The American Review
Anton Corbijn’s move into feature film making presumably came about as an extension of his work as a famous photographer and video-film maker during the 1980s, working most notably and defining the look of the moment with U2 and Depeche Mode. It’s surprising then that, as a filmmaker, the distinctive qualities of his photography – grainy, high contrast black-and-white, sometimes blurred or experimentally altered to establish a dark moodiness – is almost completely absent from his films. His first feature film, Control, a biopic of Joy Division singer Ian Curtis, if it was far from the experimental grainy style of his still photography, was at least in black-and-white and, set in the music scene of the period, certainly adhered to Corbin’s area of expertise. What then are we to make of The American, a film in widescreen colour ‘Scope format, starring one of Hollywood’s biggest name actors, George Clooney, a film that is effectively an espionage thriller? Well, if nothing else, it demonstrates that Corbijn is a fine filmmaker in whatever style he chooses to work.
More than showing any Corbijn influence however, The American would appear to be more of a vehicle for its star, demonstrating the distinct European influence that Clooney and his close friends have been ambitiously bringing to the mainstream US film industry, albeit often with mixed results. The film suffers a little in this respect, not being entirely successful in how it blends a typically formulaic thriller storyline with European arthouse sensibilities. With little in the way of exposition, largely silent but brimming over with existential rumination, The American has Melville written all over it, keeping the viewer gripped more by what is going on in the interior worlds of the main characters than in the thin and not entirely convincing thriller storyline that gives rise to such fatalistic considerations.
From the outset, Clooney’s character, Jack, is clearly a man on the run – a man of mystery who isn’t even safe in the remote wilderness of Sweden, where he is hiding out in a log cabin with a beautiful woman in tow, but he clearly has other more serious concerns on his mind. Sure enough, after a failed attempt on his life by hired killers that Jack seems to be ruthlessly capable of dealing with, he makes his way across Europe to Italy. Making contact there with his facilitator, Jack accepts another assignment and sets up base in a remote Italian mountain village, posing as a photographer for an American magazine. He keeps to himself and divulges little to only a few people who make the effort to try and get to know him, a priest and a prostitute – now there’s an interesting contrast – but Mr Butterfly or Signore Farfalla, as he becomes known (he bears the tattoo of a butterfly between his shoulder blades, and despite appearances has a similar delicate, sensitive personality with a tendency to flit from one place to the next, leaving little trace of his presence) is wary of people who ask too many questions and try to get to know him, and in his profession, you can understand why.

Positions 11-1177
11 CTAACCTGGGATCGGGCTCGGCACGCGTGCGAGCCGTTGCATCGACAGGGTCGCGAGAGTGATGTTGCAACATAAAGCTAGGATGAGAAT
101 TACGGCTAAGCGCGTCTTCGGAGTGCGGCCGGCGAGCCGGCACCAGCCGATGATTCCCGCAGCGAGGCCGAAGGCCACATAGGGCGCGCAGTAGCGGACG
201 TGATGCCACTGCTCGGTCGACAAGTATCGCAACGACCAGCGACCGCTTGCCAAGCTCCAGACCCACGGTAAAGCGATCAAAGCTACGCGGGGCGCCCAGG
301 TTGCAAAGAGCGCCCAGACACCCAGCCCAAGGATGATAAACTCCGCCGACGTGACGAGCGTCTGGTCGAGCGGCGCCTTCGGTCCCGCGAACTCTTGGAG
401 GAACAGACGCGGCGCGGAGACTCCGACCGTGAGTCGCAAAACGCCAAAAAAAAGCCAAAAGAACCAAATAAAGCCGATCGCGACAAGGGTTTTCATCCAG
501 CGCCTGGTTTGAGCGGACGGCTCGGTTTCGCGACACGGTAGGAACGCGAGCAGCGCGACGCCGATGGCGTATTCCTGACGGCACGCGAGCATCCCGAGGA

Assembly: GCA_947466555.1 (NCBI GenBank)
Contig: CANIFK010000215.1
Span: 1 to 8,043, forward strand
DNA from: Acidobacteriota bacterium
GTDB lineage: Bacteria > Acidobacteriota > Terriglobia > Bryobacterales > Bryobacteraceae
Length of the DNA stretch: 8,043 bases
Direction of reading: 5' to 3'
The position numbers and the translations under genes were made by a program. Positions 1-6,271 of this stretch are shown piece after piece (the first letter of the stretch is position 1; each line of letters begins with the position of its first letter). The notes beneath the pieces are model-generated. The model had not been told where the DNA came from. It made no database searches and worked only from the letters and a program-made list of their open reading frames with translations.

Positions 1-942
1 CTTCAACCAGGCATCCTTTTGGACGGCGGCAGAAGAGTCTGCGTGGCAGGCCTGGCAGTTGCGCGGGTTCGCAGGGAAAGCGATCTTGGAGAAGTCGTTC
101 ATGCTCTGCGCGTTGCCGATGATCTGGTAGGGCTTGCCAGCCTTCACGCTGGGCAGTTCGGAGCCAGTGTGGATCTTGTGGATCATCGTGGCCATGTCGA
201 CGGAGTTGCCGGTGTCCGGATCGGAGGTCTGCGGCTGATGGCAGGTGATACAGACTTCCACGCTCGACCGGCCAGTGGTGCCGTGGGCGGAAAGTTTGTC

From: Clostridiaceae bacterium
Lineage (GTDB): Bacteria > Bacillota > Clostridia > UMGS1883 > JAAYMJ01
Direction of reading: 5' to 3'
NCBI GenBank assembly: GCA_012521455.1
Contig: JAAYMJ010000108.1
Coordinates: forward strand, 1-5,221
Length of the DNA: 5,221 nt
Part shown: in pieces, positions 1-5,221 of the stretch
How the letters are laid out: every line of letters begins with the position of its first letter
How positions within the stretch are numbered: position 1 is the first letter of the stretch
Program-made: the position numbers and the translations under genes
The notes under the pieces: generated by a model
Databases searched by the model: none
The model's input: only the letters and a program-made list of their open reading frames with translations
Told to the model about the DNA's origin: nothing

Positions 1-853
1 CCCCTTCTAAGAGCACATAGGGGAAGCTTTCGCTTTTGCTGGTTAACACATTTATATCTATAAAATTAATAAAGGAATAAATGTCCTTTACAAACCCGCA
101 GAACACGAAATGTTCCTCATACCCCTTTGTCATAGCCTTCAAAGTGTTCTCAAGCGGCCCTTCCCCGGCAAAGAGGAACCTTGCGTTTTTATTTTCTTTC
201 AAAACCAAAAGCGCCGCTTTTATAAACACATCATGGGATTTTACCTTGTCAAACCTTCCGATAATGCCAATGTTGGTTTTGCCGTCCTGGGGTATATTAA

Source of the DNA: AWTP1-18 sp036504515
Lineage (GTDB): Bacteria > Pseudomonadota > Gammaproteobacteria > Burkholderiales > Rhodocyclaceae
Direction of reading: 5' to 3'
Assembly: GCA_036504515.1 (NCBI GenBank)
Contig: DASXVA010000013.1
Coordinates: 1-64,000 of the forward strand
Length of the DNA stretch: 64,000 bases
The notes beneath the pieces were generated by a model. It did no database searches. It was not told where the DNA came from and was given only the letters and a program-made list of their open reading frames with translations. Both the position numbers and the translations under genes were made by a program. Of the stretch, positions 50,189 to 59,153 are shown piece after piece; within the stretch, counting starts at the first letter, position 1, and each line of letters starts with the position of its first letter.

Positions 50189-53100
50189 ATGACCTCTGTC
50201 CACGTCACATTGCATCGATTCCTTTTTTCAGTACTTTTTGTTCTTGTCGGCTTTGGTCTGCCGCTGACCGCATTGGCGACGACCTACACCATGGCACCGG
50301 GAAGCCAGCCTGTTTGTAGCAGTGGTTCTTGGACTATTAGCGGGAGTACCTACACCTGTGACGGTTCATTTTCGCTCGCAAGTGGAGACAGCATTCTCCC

Quite what the profession is becomes clear as the film progresses, even if the nature and motives of his employers or their eventual aims remain vague and unexplained. Not that they need to be. This is not the typical spy thriller in the Bourne mould, with elaborate conspiracies and secret governmental programmes. There may indeed by such a shadowy background, but it simply isn’t essential to know about it. It’s enough to hint at such matters and leave the real concern of the film to operate at a character and interpersonal level. Much of the film then is taken up with Mr Butterfly going about his work, establishing a daily routine while taking all the necessary precautions, the film revelling in the sheer beauty of the mountain location and the quaintness of the maze of cobblestoned streets in the picturesque little village perched on high in such an exquisite location. With plenty of eye-candy and European-film levels of nudity courtesy of the lovely Violante Placido, there’s more than enough here to keep the viewer in the thrall of its charm, without having to know exactly what is going on.
Or at least it may be enough for some viewers. Personally, I’d have been more than happy to just wallow in the wonderful atmosphere and the more generalised esoteric considerations of the clash in sensibilities that an American operative in Europe suggests without there necessarily having to be a conventional resolution. Clearly however this is not Antonioni and a mainstream American cinema audience is going to expect the film to be little bit more forthcoming in its rationale and, inevitably, its action sequences and bloodletting. These are handled well admittedly, punctuating the film at the right points, with a coolness and silent efficiency that is in keeping with the tone of the film and its characters. The American however doesn’t always bear the weight of such literal realism, and credibility is somewhat strained by all the spies and assassins congregating in a small Italian mountain village – you would expect characters looking like Clooney and Placido to be a little out of place and their activities to raise more than just a few eyebrows with the local population. At the very least however, even this clash in filmmaking styles, between the American and European, raises interesting questions and creates an intriguing dialectic within the film itself that leads to an inevitable but beautifully cinematic conclusion.